Biryani is a very special Indian dish, traditionally reserved for big celebrations like weddings and festivals. The elaborate layering of marinated meats, par cooked rice, whole and ground spices, nuts, fruit and caramelised onions take a long time to prepare and would feed a big gathering from one large pot. My version is not exactly authentic, being plant based, and I’ve simplified the method to suit my relaxed style of cooking. But, it doesn’t hold back on the flavours and textures. It’s a crowd pleaser in my house and I love it because I can assemble it fairly quickly in one pot on the stove top, then let it bake in the oven while I get on with something else. It always gets some ‘oohs’ and ‘ahhs’ when it emerges from the oven, good enough for dinner parties but also quick enough to rustle up mid-week.

You’ll need an oven and hob safe pot with a lid. If you don’t have one, you can always use a baking dish and cover it with foil (or to avoid single use foil, try use a baking sheet weighed down with an oven safe bowl as a lid). I hope you give it a try. Let me know in the comments or on our Facebook group or Instagram if you do. We love to see what you’re up to in the kitchen with the wonderful produce from the farm.

Liz

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Ingredients (serves 4)

Method

Pre-heat the oven to 200C. In an oven and hob safe pot, sauté the diced onions and chopped garlic in the vegetable oil until they start to colour.

Roughly chop the mushrooms then add them to the pot with a little salt and the ginger and curry powder. Sauté until fragrant.

Add the chickpeas and the tin of chopped tomatoes. Swirl the juices out of the tin, into the pot by filling it 3/4s with water. Season the curry with salt and pepper and taste. The curry should be slightly on the too salty side as this will permeate and flavour the rice too.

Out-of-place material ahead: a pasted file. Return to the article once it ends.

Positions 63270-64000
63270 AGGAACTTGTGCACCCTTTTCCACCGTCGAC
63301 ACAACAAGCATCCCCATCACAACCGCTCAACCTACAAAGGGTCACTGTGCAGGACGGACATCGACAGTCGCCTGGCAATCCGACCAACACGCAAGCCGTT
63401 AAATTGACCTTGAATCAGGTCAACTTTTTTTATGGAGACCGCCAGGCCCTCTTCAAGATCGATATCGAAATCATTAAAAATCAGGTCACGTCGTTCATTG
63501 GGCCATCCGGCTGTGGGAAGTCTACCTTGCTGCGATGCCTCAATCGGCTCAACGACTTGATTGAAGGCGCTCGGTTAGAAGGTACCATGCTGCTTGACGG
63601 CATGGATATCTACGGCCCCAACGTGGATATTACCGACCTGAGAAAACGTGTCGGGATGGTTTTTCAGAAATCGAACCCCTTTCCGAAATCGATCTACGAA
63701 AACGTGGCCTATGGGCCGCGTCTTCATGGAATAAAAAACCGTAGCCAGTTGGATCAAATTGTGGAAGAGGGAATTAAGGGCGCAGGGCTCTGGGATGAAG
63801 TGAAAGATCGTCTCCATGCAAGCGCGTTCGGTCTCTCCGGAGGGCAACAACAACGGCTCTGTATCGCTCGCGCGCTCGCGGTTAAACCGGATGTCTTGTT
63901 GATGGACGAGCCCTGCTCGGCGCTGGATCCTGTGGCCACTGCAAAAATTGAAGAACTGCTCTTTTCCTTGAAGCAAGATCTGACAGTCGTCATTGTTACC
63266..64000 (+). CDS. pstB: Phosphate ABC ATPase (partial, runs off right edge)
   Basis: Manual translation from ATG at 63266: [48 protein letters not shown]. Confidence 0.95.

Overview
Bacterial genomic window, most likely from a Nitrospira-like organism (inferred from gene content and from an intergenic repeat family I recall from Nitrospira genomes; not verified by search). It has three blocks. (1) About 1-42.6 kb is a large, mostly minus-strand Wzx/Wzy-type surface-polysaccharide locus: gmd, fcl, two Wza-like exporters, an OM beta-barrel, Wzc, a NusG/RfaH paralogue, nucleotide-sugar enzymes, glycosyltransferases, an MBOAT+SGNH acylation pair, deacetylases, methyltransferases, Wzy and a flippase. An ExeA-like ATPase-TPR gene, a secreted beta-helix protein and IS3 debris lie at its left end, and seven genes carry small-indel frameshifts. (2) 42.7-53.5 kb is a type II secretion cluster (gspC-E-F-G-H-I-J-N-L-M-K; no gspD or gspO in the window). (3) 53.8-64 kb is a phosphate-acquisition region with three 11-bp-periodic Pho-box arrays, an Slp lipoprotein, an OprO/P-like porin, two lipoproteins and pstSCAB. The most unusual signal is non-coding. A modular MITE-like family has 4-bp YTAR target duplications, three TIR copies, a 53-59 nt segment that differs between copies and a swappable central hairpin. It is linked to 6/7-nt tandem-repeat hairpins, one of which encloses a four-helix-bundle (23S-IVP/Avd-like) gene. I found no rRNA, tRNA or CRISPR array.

Turn the heat off and then evenly sprinkle over a mug of basmati rice to cover the whole top of the curry. Don’t stir it in! Let it sit on top of the curry in an even, separate layer. Then carefully add two mugs of water to the pot without disturbing the rice. I do this by pouring the water in slowly over the back of a wooden spoon.

Flavour the water which the rice will cook in with some whole star anise or saffron strands, or both! You can also add other aromatics like cardamom pods or cinnamon sticks if you like. I used ground star anise this time as I didn’t have any whole. At this stage you can also add a handful of sultanas or other chopped dried fruit to the rice if you like. It will rehydrate as the rice cooks and add little sweet pops of flavour to the dish.

I like to add an extra layer on top of the rice here by carefully placing cauliflower florets into the pot, then sprinkling them with turmeric and black pepper. But if you like, you can stop short of that and just add a little turmeric and black pepper to the rice layer. Then put the lid on the dish and pop it in the oven to bake until the rice has absorbed all the liquid. This normally takes around 20-30 minutes.

Once the rice has absorbed the water it should be perfectly cooked through and fluffy. You can then sprinkle over the flaked almonds or other chopped nuts or seeds of your choice – cashew nuts are a good choice. Return the pot to the oven with the lid off for just 4 or 5 minutes to gently toast the nuts. Serve with spicy Indian chutneys or a cooling natural yogurt.

Why not try seasonal variations of this dish? I love a roast squash biryani with a tin of coconut milk instead of the tin of tomatoes. Or in summer, a silky aubergine biryani topped with tomato and red onion slices in place of the cauliflower is so delicious. What combinations will you try? Let me know in the comments. Enjoy!